If there's a tiny silver lining to that horrendous story, it's that the daughter's eyes have opened about her father, and she might support her mother in the divorce litigation and be more understanding of her point of view.
One thing -- judges don't award settlements based on egregious or immoral spousal behavior. A recent etiquette column in the NY Times featured a woman from Manhattan who wrote: "My husband of 27 years and I are divorcing; he left me for a woman young enough to be our daughter. He is bringing her to our beach club, where he gropes and fondles her like an adolescent. It's disgusting and humiliating for our children and me. I asked him to take his tramp elsewhere, but he refused. What should I do?"
Nauseating. The columnist advised that she steer clear of the club until the divorce comes through, reassuring her that because of her husband's creepy behavior, "the club membership, as well as the house and most of the larger bank accounts, will soon be yours anyway."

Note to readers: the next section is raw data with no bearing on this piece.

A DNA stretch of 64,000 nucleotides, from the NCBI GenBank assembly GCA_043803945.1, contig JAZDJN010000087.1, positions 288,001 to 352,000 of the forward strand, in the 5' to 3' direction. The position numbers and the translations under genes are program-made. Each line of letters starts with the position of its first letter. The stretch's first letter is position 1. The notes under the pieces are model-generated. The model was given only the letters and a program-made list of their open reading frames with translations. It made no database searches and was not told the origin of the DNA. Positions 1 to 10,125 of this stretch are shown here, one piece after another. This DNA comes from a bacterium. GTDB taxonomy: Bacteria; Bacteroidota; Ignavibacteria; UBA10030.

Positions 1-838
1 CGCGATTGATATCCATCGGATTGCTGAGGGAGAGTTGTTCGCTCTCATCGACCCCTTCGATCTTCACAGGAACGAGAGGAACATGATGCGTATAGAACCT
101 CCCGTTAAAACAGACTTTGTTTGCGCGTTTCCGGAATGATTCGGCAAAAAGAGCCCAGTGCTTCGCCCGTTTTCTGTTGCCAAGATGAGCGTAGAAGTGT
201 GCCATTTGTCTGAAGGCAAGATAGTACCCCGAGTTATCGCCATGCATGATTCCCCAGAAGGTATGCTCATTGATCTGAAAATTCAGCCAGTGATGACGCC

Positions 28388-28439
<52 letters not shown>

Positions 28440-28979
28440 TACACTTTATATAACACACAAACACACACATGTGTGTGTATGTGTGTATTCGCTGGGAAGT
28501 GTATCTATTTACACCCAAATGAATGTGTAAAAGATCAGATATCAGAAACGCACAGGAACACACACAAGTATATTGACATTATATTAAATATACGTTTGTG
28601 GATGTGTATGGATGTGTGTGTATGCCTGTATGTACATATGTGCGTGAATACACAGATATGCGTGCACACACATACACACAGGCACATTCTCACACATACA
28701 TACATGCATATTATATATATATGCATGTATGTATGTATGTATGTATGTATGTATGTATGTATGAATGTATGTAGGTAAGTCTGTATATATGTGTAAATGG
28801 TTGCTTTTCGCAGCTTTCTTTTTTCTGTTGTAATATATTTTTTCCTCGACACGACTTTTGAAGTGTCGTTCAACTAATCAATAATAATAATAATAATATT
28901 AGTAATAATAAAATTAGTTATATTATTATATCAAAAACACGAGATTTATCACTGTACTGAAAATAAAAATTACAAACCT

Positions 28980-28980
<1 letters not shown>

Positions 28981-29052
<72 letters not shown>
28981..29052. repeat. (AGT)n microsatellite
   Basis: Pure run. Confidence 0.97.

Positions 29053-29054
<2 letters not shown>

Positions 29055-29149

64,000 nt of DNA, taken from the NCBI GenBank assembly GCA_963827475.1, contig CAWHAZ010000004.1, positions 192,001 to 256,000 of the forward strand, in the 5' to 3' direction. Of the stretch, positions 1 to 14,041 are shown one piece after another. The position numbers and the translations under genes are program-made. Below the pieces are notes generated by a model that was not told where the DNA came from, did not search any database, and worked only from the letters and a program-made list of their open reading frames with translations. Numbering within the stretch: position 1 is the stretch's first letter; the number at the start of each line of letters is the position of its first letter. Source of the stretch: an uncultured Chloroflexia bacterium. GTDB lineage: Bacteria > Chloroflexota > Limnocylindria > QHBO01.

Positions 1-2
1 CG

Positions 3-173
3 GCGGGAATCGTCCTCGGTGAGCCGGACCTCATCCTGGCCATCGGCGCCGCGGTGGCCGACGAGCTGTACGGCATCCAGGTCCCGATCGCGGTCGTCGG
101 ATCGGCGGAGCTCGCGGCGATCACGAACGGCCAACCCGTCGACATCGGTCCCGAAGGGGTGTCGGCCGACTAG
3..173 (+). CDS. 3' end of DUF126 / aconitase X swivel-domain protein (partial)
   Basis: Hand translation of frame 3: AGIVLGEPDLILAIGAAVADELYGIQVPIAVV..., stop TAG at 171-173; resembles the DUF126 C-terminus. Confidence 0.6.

Unfortunately, that's not true. Judges divide property and award alimony based on financial "fairness" and state law -- equitable distribution in NY, 50/50 split in California, etc. They don't use the settlement as a way to "punish" bad spousal behavior. I learned this from my own divorce lawyer, to my disappointment. I and many other women (and some men, like X's exes) would have done a lot better if judges were more judgmental.